Based on childhood recollections
of shops in Edmonton, north London in Edwardian times.
Bullocks General Provisions store on the corner of Silver
Street and Haselbury Road, 145 Silver Street. Photo courtesy of Hal Whiteman
who has provided the following information:
The shop belonged to his great-grandparents, Alfred and
Catherine Bullock. Sadly though it burned down in the late early 1900s.The
family, who lived upstairs, had to flee the fire across the tin rooftop.
The shop was rebuilt, but with no insurance, Hal's great-grandparents were
no longer involved.
(The Bullock family came to London from Bristol in the
1870s, Alfred walking the whole way to save money. After the store
burned down he returned to his original trade, which was French polisher.
Hal's grandparents both attended
Silver Street School in the
Where my family lived on the Huxley
Estate in Edmonton [now Enfield], provisions came from a grocer's shop in
Silver Street called Brown's. There were though other grocers and general
provisions stores in the area.
Browns was a family shop, where everyone was treated as though their custom
mattered. The grocer would greet my mother by name, saying something like, "Good
evening, Mrs Cole. What would you like? Some collar bacon and not too salt?"
Then he would hold up a piece of bacon and say, "How about some rashers off
here?" There was quite an art to cutting the bacon. Small weights such as half
an ounce or an ounce were on a piece of string and had to be manipulated with
great skill. I heard my mother say about one shop, "I'm not going there. He's
a bit too tricky on the scales for my liking".
The cheese came as a large hunk and had to be cut with a wire to whatever
size one wanted.
The butter came in large blocks which stood on a marble slab with another
slab in front with the word "butter" engraved in gold coloured letters. Butter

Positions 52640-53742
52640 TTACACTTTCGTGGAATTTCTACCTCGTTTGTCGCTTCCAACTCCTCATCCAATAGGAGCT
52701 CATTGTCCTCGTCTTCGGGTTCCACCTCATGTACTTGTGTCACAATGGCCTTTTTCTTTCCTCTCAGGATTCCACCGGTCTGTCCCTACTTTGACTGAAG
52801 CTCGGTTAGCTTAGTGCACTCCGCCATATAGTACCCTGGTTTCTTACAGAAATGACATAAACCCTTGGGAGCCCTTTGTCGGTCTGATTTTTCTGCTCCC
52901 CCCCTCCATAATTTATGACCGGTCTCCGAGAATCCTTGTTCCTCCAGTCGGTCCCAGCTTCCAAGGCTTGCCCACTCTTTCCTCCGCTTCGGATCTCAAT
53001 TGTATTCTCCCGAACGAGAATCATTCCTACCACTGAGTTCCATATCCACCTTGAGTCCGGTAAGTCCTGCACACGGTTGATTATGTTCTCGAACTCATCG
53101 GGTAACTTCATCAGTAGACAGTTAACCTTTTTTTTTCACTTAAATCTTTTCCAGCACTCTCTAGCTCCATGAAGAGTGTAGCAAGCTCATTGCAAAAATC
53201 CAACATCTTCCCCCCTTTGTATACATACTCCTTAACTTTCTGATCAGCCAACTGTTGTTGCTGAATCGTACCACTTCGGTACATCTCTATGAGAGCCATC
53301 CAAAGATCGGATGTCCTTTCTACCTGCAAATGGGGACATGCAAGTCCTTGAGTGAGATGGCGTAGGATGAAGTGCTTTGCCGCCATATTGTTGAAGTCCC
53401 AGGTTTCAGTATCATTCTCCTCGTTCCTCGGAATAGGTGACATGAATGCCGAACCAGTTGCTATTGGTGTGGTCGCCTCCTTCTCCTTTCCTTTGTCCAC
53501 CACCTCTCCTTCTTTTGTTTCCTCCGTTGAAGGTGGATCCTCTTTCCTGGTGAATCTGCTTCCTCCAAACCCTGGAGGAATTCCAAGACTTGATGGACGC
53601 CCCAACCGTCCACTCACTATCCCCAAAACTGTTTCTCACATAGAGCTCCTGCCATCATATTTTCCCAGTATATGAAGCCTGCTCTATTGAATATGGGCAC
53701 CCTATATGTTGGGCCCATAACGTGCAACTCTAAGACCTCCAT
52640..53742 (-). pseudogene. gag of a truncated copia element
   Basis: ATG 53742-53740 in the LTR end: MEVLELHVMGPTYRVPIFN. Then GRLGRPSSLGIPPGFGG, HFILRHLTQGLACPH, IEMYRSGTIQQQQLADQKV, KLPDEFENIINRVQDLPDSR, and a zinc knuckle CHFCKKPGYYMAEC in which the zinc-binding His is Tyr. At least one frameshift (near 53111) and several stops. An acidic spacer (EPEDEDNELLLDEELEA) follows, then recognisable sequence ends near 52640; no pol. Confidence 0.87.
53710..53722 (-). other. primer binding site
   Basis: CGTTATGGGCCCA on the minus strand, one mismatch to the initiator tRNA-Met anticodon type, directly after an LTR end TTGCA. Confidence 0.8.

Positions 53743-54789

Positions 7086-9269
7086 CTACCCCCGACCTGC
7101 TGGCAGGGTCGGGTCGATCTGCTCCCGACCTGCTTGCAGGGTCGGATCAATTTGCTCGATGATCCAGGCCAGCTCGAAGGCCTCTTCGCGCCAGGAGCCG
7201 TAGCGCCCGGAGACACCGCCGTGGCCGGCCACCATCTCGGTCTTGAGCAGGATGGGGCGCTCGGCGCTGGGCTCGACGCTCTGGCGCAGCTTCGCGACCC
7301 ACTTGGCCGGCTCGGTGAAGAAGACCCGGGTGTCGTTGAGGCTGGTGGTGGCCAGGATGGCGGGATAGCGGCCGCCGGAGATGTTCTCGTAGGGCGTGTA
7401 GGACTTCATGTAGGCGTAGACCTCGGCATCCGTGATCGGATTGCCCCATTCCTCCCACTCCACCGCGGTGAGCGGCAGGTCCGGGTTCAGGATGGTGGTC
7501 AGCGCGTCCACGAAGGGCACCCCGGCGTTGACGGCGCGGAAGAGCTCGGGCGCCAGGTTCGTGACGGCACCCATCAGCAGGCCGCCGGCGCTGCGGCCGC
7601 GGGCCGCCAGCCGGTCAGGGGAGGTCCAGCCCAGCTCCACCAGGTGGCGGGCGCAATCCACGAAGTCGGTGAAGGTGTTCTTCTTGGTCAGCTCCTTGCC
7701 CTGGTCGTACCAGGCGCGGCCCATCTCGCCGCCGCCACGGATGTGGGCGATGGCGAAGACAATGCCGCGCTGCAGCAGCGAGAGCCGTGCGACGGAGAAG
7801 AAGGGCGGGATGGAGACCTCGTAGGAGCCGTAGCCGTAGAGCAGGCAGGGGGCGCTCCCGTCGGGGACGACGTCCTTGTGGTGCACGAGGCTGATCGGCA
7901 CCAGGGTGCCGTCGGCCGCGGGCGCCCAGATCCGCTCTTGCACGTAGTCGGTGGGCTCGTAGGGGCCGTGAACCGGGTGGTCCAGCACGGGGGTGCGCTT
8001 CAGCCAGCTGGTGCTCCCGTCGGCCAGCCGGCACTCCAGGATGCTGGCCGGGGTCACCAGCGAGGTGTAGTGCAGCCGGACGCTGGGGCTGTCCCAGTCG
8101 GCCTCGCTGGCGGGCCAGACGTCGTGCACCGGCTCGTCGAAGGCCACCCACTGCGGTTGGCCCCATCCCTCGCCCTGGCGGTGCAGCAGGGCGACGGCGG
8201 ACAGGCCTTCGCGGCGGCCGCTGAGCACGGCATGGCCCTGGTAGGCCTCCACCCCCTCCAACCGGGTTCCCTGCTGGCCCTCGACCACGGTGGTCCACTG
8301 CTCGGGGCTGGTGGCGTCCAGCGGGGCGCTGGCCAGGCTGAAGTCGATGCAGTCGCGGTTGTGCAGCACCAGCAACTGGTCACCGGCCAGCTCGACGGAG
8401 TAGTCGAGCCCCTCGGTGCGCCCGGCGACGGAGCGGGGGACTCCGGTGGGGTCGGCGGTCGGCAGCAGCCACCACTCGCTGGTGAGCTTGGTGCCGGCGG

was not pre-packed into convenient weights for sale. It had to be cut to weight
with butter pats made of wood and kept in a pail of water to stop them sticking.
Old wooden butter-pats with a mock-up of a
lump of butter patted into shape. Photographed at the
Museum of Nottingham Life.
There was an art to cutting the butter because it was never possible to cut
off the precise weight that someone wanted. So the grocer had to take bits off
or put bits on to make the scales balance. To add a bit, he would use the butter
pats which had been standing in the water and smack a bit onto the main piece
of butter. He might have to do this a number of times, and the smacking was
important to make the piece of butter into a nice shape. I loved to watch my
mother's face when Mr Brown gave her a taste of the butter on the end of the
pat to see if it was too salt (a common practice in those days). Her lips would
go and down and up and down, and I thought it must have been lovely to be able
to do that.
My mother says nothing about food rationing when
she was a child, but after finding a ration-card for the period in my
father's effects, I made it my business to find out - see
WW1. Pat Cryer.
If you have an old photo which illustrates
the way of life that my mother describes, I would very much appreciate a copy.
In the 1930s there was another provisions shop in the area. See the
This website Join me in the 1900s is a contribution to the social history of everyday life in early to mid 20th century Britain, seen through personal recollections and illustrations, with the emphasis on what it was like to live in those times. It is © Pat Cryer.